Melissa W | 9/1/2022 4:41:54 PM

Maybe banks should be responsible for paying a percentage of the mortgages, car loans, or credit cards that borrowers default on. Overborrowing doesn't just happen in higher education...

Kyle R | 9/1/2022 11:54:16 AM

It seems like this stirred up many comments here once it affects public institutions. It sounds like most of you should be lobbying against Gainful Employment since most of your arguments are the same arguments that go against GE. We aren't allowed to control over borrowing but are held accountable for student debt. We can't control what a student does with their certificate/degree post graduation but are held accountable for their earnings. We welcome all that would like to join the fight against GE.

Sonya A | 9/1/2022 11:32:33 AM

It's not like schools can say, based on your major, your starting salary will be $X, so we are going to limit you to borrowing $10,000 total for your degree. If schools will be on the hook, shouldn't we be able to limit what students borrow?

David S | 9/1/2022 11:21:00 AM

Rick Scott was of course once governor of Florida. Here's what someone had to say about his plans for higher ed at the time -

This bill won't even get as far as a vote by a committee, but it shows what his side of the aisle's response to helping needy student loan borrowers looks like. They want to invent ways to punish colleges. Vote accordingly, folks.

Kimberly L | 9/1/2022 11:16:18 AM

I agree with Mike and Tony. I have worked at both a graduate/professional school and a community college. I see students from all walks of life overborrow. However, there are very little limitations in place that schools can do to curtail overborrowing. I know that some private lenders base loan amounts on majors, gpas, etc., recognizing that some of these issues can be good indicators about the ability to repay student loans.

Vincent F | 9/1/2022 10:15:59 AM

This would be a good reason for schools to exit the Direct Loan Program altogether. I think Grove City College might have the right idea.

Nedi G | 9/1/2022 9:52:08 AM

While this bill is likely DOA, - its the growing trend of these types dangerous ideas that we should be concerned about.

David V | 9/1/2022 9:51:17 AM

It's rich to hear from this senator saying that we failed the handling of public funding. I am sure the PPP loans that were forgiven were properly handled. Anyway, if this passes, expect tuition and fees to sky rocket even higher.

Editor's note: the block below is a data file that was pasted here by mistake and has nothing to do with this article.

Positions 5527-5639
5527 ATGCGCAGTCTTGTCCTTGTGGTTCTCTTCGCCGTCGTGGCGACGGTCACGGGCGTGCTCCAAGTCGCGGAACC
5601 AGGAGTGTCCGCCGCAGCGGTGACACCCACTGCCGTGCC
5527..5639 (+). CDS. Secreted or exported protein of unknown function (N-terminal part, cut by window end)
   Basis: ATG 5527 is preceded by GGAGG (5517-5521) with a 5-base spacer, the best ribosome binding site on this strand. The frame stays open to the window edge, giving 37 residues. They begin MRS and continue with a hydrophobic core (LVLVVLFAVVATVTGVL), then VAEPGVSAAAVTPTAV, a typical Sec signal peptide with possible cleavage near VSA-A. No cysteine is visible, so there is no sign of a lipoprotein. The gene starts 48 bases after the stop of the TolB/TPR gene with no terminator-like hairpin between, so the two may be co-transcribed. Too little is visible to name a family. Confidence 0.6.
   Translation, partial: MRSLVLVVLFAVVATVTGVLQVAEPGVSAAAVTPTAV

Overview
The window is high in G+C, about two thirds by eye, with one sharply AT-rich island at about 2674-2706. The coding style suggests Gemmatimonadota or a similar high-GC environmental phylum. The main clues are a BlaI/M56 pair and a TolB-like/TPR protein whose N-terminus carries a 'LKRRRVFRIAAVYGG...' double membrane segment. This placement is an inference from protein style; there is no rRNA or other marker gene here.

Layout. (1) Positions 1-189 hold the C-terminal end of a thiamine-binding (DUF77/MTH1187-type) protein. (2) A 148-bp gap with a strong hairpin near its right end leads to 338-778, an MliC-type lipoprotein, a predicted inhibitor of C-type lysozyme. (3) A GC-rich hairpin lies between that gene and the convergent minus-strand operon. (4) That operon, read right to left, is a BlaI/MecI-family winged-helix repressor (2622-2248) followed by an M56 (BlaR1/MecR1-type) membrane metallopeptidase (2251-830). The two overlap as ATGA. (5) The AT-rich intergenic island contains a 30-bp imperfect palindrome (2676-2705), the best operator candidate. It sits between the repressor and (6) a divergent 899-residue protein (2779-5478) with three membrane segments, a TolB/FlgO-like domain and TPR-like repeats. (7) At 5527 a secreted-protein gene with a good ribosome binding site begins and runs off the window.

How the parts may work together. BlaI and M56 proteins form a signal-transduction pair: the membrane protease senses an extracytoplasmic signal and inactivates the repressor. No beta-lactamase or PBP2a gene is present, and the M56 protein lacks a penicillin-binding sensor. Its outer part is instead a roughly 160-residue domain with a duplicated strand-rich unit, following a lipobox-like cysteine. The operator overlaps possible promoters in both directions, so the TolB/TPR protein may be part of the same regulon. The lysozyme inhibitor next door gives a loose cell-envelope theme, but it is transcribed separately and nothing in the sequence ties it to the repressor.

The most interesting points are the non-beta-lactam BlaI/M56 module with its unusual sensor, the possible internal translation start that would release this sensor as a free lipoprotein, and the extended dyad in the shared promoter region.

Michael F | 9/1/2022 9:49:38 AM

When we moved to Direct Lending, the DOE said we didn't need to do anything when it comes to repayment except counsel. Schools don't have the authority to tell DOE which servicer they would like to take care of our students, so why should my school be on the hook for anything.

Tony L | 9/1/2022 9:46:31 AM

Sounds like Senator Scott wants to institute Gainful Employment regulations for degree programs as well. How many countless students have I seen in the last 26 years choose to take the full loans DESPITE my counseling that they don't need all of it. We cannot control how much they borrow, then they complain when they get out of school: "Oh no, I didn't know I had borrowed so much!" Where's the accountability on students?

Mike B | 9/1/2022 9:33:20 AM

Hey, Institutions... we are going to make you help foot the bill after we demanded you provide zero road blocks, allowing students to fully immerse themselves in 100% debt. This is just hilarious. I guess this will be super popular at community colleges.

Kris S | 9/1/2022 9:22:00 AM

Why is it the institution's fault that the student fails to manage their money appropriately upon graduation and then allows their loans to go into default? What next? Are the institutions also going to have to pay for credit card debt? housing debt? car loans? They are adults, and should be responsible for their own outcomes. Yes, it would be great to make college more affordable, but with minimum wage increases, this creates increases to the cost of living, and therefore increased salaries. How do you think the people working at the institutions earn money? Magic? This is absolutely just stupid.

Joe B | 9/1/2022 8:58:52 AM

If people thought college was expensive before, just wait until the finance folks have to budget for the possibility of paying up to 10% of defaulted loans that could be 10's of thousands of dollars each year.